The Chicago Cycling Club’s Bagel Ride – photo courtesy of Kathy Schubert
[This piece also runs in Newcity magazine.]
Christmas is a great time to be in Chicago, even if you’re not a Christian. As a mostly nonobservant Jewish person, I usually make a point of staying in town during the holiday because I always have a blast. It’s the best of both worlds. I get to enjoy the spirit of brotherhood and good cheer that prevails, and pedal the nearly traffic-free streets, but there’s no pressure to gather with relatives (Thanksgiving is when we do that) or exchange gifts. For me Christmas is a chance to spend quality time with members of my family of choice, my longtime friends from the local bicycling community.
While religion isn’t a big party of my life nowadays, I always enjoy observing one of the great Jewish-American rituals: Chinese food and a movie on Christmas Eve. Each year a handful of my Jewish, Buddhist and atheist friends, as well as a few Christian “strays” who aren’t spending the holiday with relatives, join me for the annual Christmas Eve in Chinatown bike ride. This year it leaves from Daley Plaza, 50 W. Washington, at 5:30 pm. All are welcome.
Cozy in our wool and Gore-Tex, we pedal 2.5 miles to Won Kow restaurant, (2337 S. Wentworth, 312-842-7500). Opened in 1928 it’s Chinatown’s oldest eatery. In that cheerful, retro setting, surrounded by other revelers, we enjoy tasty American-style Chinese dishes like General Tso’s chicken and Hong Kong Steak, and toast the season with Mai Tais, Blue Hawaiis and tiki drinks served in flaming volcano bowls.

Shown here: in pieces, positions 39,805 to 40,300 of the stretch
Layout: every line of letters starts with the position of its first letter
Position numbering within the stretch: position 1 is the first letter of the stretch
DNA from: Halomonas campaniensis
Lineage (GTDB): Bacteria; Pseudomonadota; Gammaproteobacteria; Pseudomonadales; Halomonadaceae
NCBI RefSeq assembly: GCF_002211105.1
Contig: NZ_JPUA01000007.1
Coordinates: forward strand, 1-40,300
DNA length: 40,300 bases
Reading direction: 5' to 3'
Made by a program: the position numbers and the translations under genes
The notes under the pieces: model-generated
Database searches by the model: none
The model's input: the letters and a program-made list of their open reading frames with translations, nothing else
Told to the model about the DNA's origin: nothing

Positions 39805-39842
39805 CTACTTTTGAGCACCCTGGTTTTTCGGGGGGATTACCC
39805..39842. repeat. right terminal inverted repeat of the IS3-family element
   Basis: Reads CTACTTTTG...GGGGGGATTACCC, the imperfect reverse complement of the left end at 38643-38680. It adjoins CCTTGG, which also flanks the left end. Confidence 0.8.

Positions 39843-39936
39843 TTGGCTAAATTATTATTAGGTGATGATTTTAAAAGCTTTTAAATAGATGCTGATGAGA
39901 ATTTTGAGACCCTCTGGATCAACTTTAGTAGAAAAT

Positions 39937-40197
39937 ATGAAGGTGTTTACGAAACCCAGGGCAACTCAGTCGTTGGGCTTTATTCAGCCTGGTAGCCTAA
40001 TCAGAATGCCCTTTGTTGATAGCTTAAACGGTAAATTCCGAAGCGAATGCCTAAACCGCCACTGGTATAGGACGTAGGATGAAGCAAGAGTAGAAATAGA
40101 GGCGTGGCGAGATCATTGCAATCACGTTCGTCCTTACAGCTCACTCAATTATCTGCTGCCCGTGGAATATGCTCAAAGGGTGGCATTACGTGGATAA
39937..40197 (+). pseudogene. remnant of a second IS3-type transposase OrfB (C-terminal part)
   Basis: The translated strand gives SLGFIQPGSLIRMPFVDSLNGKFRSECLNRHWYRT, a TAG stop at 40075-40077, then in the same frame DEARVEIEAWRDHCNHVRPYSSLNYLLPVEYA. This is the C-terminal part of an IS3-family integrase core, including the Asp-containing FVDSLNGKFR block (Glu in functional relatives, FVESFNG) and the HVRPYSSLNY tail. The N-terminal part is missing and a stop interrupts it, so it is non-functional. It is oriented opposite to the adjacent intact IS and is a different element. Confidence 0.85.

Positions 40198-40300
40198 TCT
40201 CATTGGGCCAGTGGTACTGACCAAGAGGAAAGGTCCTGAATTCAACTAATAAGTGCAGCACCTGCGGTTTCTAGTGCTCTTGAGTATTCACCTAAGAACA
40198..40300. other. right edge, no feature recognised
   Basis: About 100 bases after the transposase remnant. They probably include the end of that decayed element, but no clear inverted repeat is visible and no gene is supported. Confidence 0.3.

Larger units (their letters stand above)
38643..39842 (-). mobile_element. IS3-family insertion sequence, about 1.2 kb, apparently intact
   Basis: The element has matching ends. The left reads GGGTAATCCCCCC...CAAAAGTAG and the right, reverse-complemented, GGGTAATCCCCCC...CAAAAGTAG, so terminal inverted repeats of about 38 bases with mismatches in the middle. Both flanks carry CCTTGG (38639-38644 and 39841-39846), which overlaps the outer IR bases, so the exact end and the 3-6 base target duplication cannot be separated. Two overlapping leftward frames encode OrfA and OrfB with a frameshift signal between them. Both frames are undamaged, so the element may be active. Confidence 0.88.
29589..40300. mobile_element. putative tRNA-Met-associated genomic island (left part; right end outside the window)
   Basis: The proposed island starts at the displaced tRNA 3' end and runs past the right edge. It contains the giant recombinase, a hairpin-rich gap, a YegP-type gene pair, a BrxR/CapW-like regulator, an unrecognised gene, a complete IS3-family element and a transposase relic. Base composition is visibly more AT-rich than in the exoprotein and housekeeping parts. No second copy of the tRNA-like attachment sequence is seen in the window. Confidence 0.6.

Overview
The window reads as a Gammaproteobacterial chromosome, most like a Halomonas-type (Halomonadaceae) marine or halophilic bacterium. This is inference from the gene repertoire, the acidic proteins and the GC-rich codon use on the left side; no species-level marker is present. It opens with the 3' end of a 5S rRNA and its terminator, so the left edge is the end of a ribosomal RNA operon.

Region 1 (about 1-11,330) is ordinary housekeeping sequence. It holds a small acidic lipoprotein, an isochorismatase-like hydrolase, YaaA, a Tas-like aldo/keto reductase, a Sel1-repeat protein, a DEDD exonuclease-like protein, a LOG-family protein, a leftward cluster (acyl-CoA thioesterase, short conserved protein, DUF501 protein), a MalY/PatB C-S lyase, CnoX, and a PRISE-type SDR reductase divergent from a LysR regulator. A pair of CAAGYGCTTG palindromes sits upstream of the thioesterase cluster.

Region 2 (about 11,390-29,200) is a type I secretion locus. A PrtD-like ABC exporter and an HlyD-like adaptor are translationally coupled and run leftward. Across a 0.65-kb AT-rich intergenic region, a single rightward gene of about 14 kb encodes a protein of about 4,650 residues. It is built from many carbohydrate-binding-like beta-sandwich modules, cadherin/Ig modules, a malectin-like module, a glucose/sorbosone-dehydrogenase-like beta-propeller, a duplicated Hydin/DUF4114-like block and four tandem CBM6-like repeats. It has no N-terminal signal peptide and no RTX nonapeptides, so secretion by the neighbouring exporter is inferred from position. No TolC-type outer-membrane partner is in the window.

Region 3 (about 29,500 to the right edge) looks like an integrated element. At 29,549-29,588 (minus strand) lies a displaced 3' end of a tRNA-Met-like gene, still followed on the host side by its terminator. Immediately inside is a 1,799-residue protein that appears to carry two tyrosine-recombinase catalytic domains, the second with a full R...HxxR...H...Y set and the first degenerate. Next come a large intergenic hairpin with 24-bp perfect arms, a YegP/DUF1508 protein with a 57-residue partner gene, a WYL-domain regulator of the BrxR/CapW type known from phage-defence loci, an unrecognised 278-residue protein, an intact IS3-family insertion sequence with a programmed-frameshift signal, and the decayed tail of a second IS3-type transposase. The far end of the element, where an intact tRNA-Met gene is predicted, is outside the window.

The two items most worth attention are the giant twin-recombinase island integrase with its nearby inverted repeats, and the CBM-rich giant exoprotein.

Afterwards we take in a holiday flick at a Loop theater and go out for more drinks, usually at Delilah’s (2771 N. Lincoln, 773-472-2771), the legendary Lincoln Park punk rock and bourbon bar. It’s always buzzing on Christmas Eve, when Chicago expats return home from the coasts and meet up with old pals to reminisce over Old Crow and PBR before opening presents with their families the next morning.
On Christmas Day I usually wake up early and do the Chicago Cycling Club’s annual Bagel Ride, cruising a few miles to brunch at a delicatessen. This year the ride leaves from the Robert Crown Community Center, 1701 Main Street in Evanston, at 10 am.
Although the weather was gloomy, Christmas Day 2010 was a particularly fun-filled day for me. Here’s a Google map to give you a rough idea of my itinerary.
Recovering from the previous night’s karaoke session at the Blue Frog in Streeterville (22 E. Hubbard Street, 312-527-1200), I overslept the start of the Bagel Ride. But a friend and I caught the Red Line up to Howard Street with our bikes and then rode a few miles northwest to meet up with the group at The Bagel Deli at the Old Orchard Mall in Skokie (4999 Old Orchard Center, Suite E30, 847-677-0100). There we enjoyed hot coffee, blintzes, and a lox, egg and onion scramble plus the company of the friendly crew of cyclists.
Next my friend and I pedaled a few miles west in a sleet-filled headwind to Glenview to visit some Israeli friends and to take their kids tobogganing on the steep, kick-ass sledding hill at nearby Flick Park (3600 Glenview Road, 847-724-3337). After warming up with spice cake and cider, we backtracked to the Old Orchard Mall to catch a matinee of the less-than-heartwarming thriller “Black Swan.”
Following that, we rode the CTA’s Skokie Swift Line back to Howard Street and pedaled to Sher-A-Punjab (2510 W. Devon Avenue, 773-973-4000), my go-to joint for Indian buffet. There we refueled with scrumptious matter paneer (peas and cheese in tomato sauce), lamb curry, fresh baked naan and sizzling tandoori chicken.
Cruising southeast on Lincoln Avenue, we topped off our day of secular Christmas fun with a nightcap, meeting up with Jewish friends at a German pub, The Huettenbar (4721 N. Lincoln, 773-561-2507), for goblets of Kostritzer Schwartzbier dark lager. “Hutten” means cottage or shack, and the tavern’s soft lighting and rustic rafters make you feel like you’re in a cozy Alpine cabin, creating a sense of “Gemeuthlichkeit” – warmth, comfort and belonging.
Full of delicious ethnic chow and pleasantly (but not dangerously) buzzed, we cycled home in the now-crystalline winter night. We also felt gratitude to all the folks who put in a full day’s work on December 25th, making it possible for us to enjoy this delightful non-Christian cycling Christmas.